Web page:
Prime example of 'can do it' vs 'doing it well & safely' and the need to match the whole setup for that day Mr Murphy crosses our path... No time to go back to the store for bigger/better/right/etc...either it is there spot on, or not...nor time to resetup... The size/severity of the 'dent' on the side of the Taco says to me, that the sway went into a complete jack-knife during the accident Newbie learning session and this one didn't make it through it well...likewise newbie won't know to hit the manual trailer brake controller to straighten it out...most will hit their brakes to make the sway worse... Doesn't look 30 foot, but pictures make it hard to truly tell...maybe a 24'er....but regardless...it happened...
BenK 06/13/17 12:05pm Tow Vehicles
RE: Odd noise when towing

We taped empty 22 cases on Old Man Hessel's fan blade...'cuz he ran over our softball on purpose...shop teacher, but didn't know what to do... Eating breakfast and heard him start it...SCREAM/SCREECH...stopped...heard the hood open then close a short time later...start and SCREECH/SCREAM...while he drove past our house... Dad wondered why I spit out my mouthful of cereal...almost choking while laughing out loud... We also poured Rice Krispies down his defroster vents, turned on the fan full blast, his radio full blast and the wipers...He started locking his car after that one Vowed to never become the Old Man Hessel in my neighborhood when an adult...kids have way more time to mess with you if you give a reason to...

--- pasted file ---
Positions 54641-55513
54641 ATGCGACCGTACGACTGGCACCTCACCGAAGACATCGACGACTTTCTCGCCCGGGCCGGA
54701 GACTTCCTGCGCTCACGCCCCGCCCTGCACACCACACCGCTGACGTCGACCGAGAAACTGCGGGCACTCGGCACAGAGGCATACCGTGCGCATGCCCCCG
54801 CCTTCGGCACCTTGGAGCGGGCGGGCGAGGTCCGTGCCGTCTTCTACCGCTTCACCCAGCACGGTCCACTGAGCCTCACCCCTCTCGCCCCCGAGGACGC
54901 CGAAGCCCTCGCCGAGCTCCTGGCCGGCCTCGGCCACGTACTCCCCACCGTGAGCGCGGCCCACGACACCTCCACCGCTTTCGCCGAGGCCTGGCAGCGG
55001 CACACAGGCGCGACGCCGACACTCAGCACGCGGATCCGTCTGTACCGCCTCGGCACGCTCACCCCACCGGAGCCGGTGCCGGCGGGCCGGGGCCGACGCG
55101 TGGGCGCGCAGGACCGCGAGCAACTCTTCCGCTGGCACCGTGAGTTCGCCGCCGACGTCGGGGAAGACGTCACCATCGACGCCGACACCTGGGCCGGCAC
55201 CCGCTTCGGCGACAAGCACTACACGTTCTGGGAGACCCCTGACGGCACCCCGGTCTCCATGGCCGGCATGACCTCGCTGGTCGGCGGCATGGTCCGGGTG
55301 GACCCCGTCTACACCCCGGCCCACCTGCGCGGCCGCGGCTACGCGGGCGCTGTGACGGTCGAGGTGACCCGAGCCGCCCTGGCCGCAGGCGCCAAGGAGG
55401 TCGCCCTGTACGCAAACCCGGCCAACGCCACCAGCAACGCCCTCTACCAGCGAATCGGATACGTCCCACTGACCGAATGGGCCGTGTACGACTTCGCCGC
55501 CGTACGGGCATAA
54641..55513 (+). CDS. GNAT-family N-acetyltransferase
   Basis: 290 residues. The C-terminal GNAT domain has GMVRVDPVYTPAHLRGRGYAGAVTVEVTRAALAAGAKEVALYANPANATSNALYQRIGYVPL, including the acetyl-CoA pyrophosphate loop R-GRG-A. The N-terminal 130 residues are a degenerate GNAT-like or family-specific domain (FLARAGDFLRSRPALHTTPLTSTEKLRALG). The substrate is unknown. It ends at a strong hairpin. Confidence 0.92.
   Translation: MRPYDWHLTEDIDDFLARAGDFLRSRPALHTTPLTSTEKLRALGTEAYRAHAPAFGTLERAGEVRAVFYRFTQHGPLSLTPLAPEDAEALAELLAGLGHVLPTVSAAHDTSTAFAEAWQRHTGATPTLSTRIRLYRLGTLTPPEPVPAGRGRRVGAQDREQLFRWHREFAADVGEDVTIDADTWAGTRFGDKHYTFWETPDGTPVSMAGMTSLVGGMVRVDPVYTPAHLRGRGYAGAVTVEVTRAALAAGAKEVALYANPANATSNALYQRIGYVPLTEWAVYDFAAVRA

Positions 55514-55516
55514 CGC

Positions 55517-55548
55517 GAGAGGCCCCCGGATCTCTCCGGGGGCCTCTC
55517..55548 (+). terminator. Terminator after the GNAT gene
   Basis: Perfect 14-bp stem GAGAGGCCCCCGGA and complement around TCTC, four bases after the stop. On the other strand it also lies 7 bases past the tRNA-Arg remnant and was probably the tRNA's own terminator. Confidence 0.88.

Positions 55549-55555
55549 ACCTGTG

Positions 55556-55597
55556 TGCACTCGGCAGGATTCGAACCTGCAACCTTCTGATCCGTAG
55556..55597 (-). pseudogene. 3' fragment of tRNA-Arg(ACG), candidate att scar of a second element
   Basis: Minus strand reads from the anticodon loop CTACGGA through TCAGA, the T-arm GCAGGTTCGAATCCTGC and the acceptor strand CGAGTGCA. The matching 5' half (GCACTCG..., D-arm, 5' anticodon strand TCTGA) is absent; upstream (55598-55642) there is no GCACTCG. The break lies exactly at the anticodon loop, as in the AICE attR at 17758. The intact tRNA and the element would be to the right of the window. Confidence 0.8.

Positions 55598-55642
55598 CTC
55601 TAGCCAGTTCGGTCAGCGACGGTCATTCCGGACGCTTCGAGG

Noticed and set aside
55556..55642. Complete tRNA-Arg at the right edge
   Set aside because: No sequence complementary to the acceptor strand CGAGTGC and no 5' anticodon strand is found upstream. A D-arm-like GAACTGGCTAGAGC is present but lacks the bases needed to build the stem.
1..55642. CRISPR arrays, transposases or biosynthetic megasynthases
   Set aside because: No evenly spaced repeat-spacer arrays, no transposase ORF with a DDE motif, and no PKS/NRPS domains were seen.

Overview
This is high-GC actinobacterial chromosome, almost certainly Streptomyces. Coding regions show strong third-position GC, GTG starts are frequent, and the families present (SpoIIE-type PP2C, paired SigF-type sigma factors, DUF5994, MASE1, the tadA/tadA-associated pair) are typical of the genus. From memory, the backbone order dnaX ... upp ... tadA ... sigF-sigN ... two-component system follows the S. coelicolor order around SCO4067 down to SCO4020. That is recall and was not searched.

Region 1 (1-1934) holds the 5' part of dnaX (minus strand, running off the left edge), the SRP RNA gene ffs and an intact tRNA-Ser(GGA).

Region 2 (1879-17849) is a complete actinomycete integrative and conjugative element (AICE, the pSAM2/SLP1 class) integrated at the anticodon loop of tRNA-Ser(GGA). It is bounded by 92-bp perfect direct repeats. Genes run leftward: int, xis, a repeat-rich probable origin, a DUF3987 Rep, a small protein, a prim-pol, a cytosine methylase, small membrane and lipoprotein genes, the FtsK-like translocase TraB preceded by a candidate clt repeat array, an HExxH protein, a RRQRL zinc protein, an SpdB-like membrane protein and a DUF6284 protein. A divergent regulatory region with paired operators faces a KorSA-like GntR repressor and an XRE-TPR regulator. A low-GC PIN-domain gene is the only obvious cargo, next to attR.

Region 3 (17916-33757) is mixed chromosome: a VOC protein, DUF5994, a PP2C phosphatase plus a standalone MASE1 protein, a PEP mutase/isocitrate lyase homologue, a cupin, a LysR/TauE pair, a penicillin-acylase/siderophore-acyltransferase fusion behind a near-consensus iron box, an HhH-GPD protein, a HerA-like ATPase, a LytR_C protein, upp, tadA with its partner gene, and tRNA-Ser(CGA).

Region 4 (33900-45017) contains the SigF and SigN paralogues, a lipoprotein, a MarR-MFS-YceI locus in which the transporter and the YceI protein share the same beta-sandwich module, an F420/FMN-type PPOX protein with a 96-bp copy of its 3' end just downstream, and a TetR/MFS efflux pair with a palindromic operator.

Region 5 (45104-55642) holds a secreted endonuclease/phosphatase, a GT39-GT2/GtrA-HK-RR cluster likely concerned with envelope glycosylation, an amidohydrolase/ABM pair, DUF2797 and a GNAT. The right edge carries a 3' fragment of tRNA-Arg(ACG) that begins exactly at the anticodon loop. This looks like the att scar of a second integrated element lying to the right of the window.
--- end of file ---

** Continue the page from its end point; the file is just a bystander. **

BenK 06/12/17 02:24pm Towing
RE: Interesting video

Just some thoughts on an interesting solution to towing a Fiver or much larger trailer than 'that' TV is rated for... Wonder if it would be cheaper to just buy a 3/4 ton or 1 ton pickup? Storage of that thing...won't fit in my garage plus the other vehicles Think many with CUV's will buy this to tow Fivers...forgetting that their GCWR will be exceeded... IMHO, think those chains are to keep it in line while those its steering tires try to track the TV forwards and most likely the main reason is going in reverse IMHO, Rube Goldberg would have thought this such a cool design...